WASHINGTON — Why won’t Michelle Rhee talk to USA Today?Read on here.
Ms. Rhee, the chancellor of the Washington public schools from 2007 to 2010, is the national symbol of the data-driven, take-no-prisoners education reform movement.
It’s hard to find a media outlet, big or small, that she hasn’t talked to. She’s been interviewed by Katie Couric, Tom Brokaw and Oprah Winfrey. She’s been featured on a Time magazine cover holding a broom (to sweep away bad teachers). She was one of the stars of the documentary “Waiting for Superman.”
These days, as director of an advocacy group she founded, StudentsFirst, she crisscrosses the country pushing her education politics: she’s for vouchers and charter schools, against tenure, for teachers, but against their unions.
Always, she preens for the cameras. Early in her chancellorship, she was trailed for a story by the education correspondent of “PBS NewsHour,” John Merrow.
At one point, Ms. Rhee asked if his crew wanted to watch her fire a principal. “We were totally stunned,” Mr. Merrow said.
She let them set up the camera behind the principal and videotape the entire firing. “The principal seemed dazed,” said Mr. Merrow. “I’ve been reporting 35 years and never seen anything like it.”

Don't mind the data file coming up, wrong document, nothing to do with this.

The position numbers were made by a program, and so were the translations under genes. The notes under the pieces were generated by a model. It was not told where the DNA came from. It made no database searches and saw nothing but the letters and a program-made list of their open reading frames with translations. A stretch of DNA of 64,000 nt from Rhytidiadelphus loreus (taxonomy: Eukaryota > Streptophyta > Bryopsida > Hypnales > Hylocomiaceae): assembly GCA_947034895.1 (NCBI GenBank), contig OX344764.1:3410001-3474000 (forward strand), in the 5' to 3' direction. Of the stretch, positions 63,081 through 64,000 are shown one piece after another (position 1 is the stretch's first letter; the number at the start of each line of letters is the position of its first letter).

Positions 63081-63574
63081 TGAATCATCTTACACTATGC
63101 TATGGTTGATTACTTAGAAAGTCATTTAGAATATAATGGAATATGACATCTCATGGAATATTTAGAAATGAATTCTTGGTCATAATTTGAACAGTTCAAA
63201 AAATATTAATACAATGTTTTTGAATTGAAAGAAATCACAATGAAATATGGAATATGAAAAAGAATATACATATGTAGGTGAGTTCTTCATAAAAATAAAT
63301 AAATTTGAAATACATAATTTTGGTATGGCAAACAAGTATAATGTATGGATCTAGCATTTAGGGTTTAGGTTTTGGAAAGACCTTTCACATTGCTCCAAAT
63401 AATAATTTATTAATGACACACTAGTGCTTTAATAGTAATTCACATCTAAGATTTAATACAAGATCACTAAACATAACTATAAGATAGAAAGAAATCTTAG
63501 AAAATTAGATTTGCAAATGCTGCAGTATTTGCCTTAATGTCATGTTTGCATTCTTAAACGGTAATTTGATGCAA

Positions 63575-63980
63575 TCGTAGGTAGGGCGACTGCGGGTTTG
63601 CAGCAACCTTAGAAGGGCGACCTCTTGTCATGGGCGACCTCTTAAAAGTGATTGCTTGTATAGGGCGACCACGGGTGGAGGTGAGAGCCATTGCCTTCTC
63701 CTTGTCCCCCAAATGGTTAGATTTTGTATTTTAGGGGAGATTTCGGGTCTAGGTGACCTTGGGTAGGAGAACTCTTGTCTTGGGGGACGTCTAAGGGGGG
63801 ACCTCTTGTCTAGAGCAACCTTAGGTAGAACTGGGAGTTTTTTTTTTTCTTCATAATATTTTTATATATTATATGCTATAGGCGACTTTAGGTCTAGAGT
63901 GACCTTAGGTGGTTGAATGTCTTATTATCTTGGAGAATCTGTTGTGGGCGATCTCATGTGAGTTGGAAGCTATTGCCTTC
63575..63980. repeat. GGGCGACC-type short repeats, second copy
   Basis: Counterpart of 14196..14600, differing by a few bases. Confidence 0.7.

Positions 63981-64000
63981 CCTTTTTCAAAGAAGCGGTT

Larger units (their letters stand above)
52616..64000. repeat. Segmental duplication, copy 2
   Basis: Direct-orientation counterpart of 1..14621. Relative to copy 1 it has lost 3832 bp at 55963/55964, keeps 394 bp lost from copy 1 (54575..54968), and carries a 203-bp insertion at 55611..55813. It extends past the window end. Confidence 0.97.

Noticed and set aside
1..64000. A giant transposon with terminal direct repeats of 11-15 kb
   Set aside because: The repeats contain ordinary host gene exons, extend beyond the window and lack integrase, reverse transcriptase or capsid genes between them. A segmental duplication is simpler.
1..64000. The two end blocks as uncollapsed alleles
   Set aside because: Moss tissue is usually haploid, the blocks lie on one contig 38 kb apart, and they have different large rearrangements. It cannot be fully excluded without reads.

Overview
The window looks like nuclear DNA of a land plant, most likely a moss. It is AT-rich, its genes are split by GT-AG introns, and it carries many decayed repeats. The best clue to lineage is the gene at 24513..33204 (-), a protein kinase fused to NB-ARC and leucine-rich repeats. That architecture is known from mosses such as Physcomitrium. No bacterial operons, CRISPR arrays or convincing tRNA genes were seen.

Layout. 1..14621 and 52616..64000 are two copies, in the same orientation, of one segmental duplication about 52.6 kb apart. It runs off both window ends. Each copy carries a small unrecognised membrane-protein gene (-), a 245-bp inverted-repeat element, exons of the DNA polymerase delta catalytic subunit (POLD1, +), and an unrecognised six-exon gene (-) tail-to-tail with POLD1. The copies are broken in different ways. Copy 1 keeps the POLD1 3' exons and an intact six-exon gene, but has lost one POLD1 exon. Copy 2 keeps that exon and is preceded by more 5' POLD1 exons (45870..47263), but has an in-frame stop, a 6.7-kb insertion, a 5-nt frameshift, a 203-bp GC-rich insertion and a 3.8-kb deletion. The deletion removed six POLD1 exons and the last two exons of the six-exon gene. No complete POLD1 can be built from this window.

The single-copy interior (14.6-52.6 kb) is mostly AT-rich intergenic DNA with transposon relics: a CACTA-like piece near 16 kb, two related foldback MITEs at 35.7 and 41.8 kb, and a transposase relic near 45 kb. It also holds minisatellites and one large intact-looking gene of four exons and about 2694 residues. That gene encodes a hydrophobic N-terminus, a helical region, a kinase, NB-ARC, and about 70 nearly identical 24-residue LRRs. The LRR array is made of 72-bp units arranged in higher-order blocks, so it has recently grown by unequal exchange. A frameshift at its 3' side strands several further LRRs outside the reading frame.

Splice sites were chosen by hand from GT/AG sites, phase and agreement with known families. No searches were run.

And yet, as voracious as she is for the media spotlight, Ms. Rhee will not talk to USA Today.
At the end of March, three of the paper’s reporters — Marisol Bello, Jack Gillum and Greg Toppo — broke a story about the high rate of erasures and suspiciously high test-score gains at 41 Washington schools while Ms. Rhee was chancellor.
At some schools, they found the odds that so many answers had been changed from wrong to right randomly were 1 in 100 billion. In a fourth-grade class at Stanton Elementary, 97 percent of the erasures were from wrong to right. Districtwide, the average number of erasures for seventh graders was fewer than one per child, but for a seventh-grade class at Noyes Elementary, it was 12.7 per student. At Noyes Elementary in 2008, 84 percent of fourth graders were proficient in math, up from 22 percent in 2007.. . . .